What Marijuana Does to Cancer Cells

By  Kyle Jaeger @KYLEJAEGER  on AUGUST 25TH 2015

There’s really no other way to put this: the National Cancer Institute, which operates under the U.S. Department of Health, just confirmed that cannabis kills cancer cells.

In a recent update to the department’s Physician Data Query (PDQ) cancer information summary on cannabis and cannabinoids, the NIC reported that pre-clinical trials have demonstrated that cannabinoids, active components of cannabis, inhibit tumor growth by killing cancer cells, blocking cell growth, and preventing the development of blood vessels that tumors need to grow.

“Laboratory and animal studies have shown that cannabinoids may be able to kill cancer cells while protecting normal cells,” the organization wrote.

Not only has research established that marijuana contains medicinal properties that reduce inflammation of the colon in mice, but the substance has even shown potential for reducing the risk of colon cancer, as well as being effective in the treatment of the disease. Marijuana’s effect on chronic pain and nausea—which many cancer patients experience throughout the treatment process—were additionally referenced in the PDQ.

Further, the department included a note about the findings of another laboratory study that concluded that cannabidiol (CBD), a non-psychoactive cannabinoid found in marijuana, killed breast cancer cells “while having little effect on normal breast cells.”

“Studies in mouse models of metastatic breast cancer showed that cannabinoids may lessen the growth, number, and spread of tumors,” researchers added.

The NIC also recognized that marijuana use was associated with a 45 percent reduction in the incidence of bladder cancer, as noted in an analysis of more than 84,000 people by the California Men’s Health Study.

Asked about the recent changes to its executive summary, NIC spokesperson Katherine Jenkins told ATTN: that “the PDQ Editorial Boards conduct regular reviews of newly published peer-reviewed literature to maintain the currency of the PDQ cancer information summaries,” adding that the PDQ on cannabis and cannabinoid was last updated on August 7.

Still, the organization did not fully condone the use of cannabis for cancer treatment; instead, it recommended that further research is needed. “At present, there is insufficient evidence to recommend inhaling cannabis as a treatment for cancer-related symptoms or cancer treatment–related side effects.”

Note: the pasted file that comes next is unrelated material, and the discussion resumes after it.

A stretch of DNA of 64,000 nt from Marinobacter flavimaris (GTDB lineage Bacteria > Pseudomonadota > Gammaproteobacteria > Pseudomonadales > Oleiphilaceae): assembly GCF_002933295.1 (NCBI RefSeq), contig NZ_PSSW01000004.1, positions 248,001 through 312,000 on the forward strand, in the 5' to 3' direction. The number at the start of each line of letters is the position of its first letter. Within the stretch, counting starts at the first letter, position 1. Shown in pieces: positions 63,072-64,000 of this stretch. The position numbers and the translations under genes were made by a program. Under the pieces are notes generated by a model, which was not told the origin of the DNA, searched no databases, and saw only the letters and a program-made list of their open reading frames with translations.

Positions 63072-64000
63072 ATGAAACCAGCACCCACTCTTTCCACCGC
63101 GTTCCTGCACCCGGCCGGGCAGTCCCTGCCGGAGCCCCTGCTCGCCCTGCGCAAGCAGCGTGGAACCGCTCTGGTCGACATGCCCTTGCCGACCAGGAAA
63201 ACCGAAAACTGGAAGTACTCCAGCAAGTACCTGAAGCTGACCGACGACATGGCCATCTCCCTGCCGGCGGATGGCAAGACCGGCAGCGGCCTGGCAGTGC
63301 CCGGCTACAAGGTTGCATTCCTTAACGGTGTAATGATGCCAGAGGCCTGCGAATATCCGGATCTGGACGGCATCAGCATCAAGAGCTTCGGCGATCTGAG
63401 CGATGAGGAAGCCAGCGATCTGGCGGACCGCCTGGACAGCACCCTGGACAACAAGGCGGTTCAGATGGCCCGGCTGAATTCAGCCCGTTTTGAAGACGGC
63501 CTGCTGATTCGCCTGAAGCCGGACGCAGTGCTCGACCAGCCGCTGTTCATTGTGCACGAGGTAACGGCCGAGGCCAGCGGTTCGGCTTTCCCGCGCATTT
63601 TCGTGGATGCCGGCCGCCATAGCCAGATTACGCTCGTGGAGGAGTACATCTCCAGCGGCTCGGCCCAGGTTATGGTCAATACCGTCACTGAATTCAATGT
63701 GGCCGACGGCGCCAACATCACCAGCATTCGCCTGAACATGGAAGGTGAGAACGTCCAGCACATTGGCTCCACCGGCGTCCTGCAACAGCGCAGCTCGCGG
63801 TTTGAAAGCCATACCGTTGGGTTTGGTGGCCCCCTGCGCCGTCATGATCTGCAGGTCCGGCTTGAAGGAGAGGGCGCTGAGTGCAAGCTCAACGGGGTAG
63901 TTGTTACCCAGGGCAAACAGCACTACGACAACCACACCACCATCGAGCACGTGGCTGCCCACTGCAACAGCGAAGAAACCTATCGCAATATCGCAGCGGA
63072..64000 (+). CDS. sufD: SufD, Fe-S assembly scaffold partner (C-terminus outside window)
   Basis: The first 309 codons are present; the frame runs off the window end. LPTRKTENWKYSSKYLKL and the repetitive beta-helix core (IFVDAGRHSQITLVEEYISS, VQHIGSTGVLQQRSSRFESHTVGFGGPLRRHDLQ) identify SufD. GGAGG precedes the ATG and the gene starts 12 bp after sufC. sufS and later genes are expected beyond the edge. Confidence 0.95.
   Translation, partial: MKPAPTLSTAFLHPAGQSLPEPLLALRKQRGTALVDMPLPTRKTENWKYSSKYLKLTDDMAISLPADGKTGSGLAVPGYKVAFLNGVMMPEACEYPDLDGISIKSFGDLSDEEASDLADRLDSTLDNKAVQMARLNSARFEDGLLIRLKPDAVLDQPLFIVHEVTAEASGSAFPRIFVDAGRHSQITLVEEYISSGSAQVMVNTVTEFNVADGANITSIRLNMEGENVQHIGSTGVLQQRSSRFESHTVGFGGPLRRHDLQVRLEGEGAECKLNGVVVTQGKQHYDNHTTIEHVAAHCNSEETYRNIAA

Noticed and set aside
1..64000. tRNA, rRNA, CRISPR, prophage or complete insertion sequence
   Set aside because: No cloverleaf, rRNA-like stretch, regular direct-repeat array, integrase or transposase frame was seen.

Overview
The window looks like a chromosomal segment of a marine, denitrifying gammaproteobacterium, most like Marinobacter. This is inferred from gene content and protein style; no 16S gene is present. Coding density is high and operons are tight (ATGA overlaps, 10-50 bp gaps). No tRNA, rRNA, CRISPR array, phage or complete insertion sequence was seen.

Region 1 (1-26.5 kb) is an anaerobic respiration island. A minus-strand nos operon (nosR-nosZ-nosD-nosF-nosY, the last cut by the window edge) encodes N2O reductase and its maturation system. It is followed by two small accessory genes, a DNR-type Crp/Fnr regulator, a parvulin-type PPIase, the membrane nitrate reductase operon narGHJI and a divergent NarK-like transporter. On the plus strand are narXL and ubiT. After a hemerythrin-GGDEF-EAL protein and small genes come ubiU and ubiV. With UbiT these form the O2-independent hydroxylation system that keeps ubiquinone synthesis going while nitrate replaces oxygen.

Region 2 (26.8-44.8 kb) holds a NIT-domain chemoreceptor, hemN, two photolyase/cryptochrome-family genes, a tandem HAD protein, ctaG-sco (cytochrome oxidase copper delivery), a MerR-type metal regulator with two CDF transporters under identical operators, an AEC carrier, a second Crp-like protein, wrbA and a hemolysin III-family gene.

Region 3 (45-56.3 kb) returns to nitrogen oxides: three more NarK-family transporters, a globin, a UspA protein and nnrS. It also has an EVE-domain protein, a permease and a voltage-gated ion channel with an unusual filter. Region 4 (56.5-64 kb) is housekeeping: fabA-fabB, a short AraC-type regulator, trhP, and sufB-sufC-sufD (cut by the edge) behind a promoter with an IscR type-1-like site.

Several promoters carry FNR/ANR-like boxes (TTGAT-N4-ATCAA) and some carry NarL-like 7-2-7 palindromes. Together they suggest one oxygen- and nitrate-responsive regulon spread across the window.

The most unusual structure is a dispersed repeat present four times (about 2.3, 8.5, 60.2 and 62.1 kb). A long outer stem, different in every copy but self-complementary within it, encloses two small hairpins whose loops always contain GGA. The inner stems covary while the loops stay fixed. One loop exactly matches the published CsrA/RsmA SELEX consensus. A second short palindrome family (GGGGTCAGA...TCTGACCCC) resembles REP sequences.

Read More: attn.com

Marijuana business ready to blossom

By Patrick Walker on Aug 09, 2015 11:26 PM

After months of delays, medical marijuana businesses are slowly getting up and running in southern Nevada. Cultivators are ready to turn marijuana into money, and 8 News NOW obtained an exclusive tour of one facility that’s weathered the delays.

In a discrete facility in the shadows of the Strip, a budding mom-and-pop business is beginning to blossom.

“Day eight, day nine, you can see that the root structure is starting to appear,” said Steve Wenger with Las Vegas Herbal Growers.

Las Vegas Herbal Growers is one of the first, and perhaps the smallest, medical marijuana cultivation facilities in southern Nevada.

“It’s the three of us. We have a 3,500 square-foot facility, and the three of us will handle these plants, at least through the first cycle,” Wenger said.

Steve and Beverly Wenger started Las Vegas Herbal Growers soon after state lawmakers opened the door to marijuana businesses in Nevada.

“Two years ago, (SB) 374 came out in July,” Steve said. “By September, we were full-time marijuana entrepreneurs.”

They received final approval to begin growing last month.

“We were excited to finally get our license in our hand,” Beverly said. “I cried. It was emotional to finally have that piece of paper.”

Beverly handles the business end. Steve handles the growing. Their friend Lisa is the only other employee.

“We’re organic farmers at home, so I love being around the plants, and it’s exciting,” Beverly said.

As medical marijuana cardholders themselves, they were able to transfer their personal plants along with ones acquired from other patients into the cultivation facility – which is allowed under Nevada law.

“From the mother plants, we’ll take a cutting,” Steve said.

All 1,100 plants they expect to grow will be cloned from approximately two dozen plants.

“They get collared and put into an aeroponic cloner,” Steve said. “We hope to harvest on a regular rotation of eight to fourteen pounds a week.”

That’s a small number. Some warehouses regularly harvest at least 20 to 30 times that amount from 40,000 plants or more.

The Wengers want to keep the operation and overhead small. They say they want the product they sell to local dispensaries to be high quality.

“Every process is done the way that I want it to be done. Every procedure is done the way Beverly and I have developed, and that’s important,” Steve said.

The Wengers say they took time to develop their business practices to follow state and county regulations. They didn’t want to try to push the envelope and run into delays.

As a result, they see their first harvest hitting dispensary shelves after four months of cultivation.

“We feel like it’s going to be a really good Christmas for us,” Beverly said. “We’re thinking the end of November, first of December, we’ll have our first products ready to go to market.”

Las Vegas Herbal Growers only uses organic pest control methods, meaning they won’t be affected by decisions made by the state on an evolving list of approved pesticides.

The Wengers say they hope that makes them a top choice as a supplier for dispensaries as more come online in the coming weeks and months.

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